A Head-First Approach to Photo-Realism

When it comes to painting watercolors, I subscribe to the philosophy that life is unpredictable so it’s best to eat dessert first. Knowing that if a watercolor painting doesn’t work out I’ll have to pitch it, I don’t waste time starting with the tedious background details. I go right to the good stuff—the meat of the painting. If I’m painting a garden up close, for example, I’ll start with the petals of the main flower. Using a brush to lay down a traditional wash, I’ll establish an initial layer of color, then turn to an airbrush to build up color and add details.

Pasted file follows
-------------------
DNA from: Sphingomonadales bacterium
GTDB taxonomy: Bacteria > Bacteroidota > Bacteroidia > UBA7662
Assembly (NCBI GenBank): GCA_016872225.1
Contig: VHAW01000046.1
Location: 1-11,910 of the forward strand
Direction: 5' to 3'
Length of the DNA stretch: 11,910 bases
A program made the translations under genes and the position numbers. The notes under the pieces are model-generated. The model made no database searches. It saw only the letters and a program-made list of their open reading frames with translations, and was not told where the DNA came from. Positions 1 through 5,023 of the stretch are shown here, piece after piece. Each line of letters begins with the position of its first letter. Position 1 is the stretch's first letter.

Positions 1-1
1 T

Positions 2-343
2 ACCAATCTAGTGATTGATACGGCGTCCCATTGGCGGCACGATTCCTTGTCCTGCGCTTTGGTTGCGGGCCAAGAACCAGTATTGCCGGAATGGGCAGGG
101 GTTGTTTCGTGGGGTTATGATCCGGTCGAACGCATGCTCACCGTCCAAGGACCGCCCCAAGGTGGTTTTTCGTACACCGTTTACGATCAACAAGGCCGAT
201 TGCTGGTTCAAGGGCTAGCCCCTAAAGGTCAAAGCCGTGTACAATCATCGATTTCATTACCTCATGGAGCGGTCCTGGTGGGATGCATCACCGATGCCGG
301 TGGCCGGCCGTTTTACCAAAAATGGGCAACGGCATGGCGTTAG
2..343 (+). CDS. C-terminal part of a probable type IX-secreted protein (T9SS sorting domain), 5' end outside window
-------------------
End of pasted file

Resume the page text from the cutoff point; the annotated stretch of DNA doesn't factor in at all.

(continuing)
Because the airbrush never touches the paper, it can create the lightest, most transparent glazes, without leaving a brush mark or disturbing an underlying wash. The airbrush works by spraying a pattern of microscopic dots of paint. The paint stays on the surface of the paper rather than sinking into the fibers; as a result, the color stays more vibrant and intense.

Once the main element has been established, I’ll turn my attention to the less fun, but equally important elements like stems and leaves.

Until a few years ago, P. Michael Kotasek made his living as an illustrator and then as a landscape gardener. “I went back to art because of the influence of my niece who’s now 11 years old. When I saw the pure enjoyment she got from drawing and coloring, it reminded me of the joy I’d originally felt about art.” Visit his Web site at hometown.aol.com/pmk33/index.html

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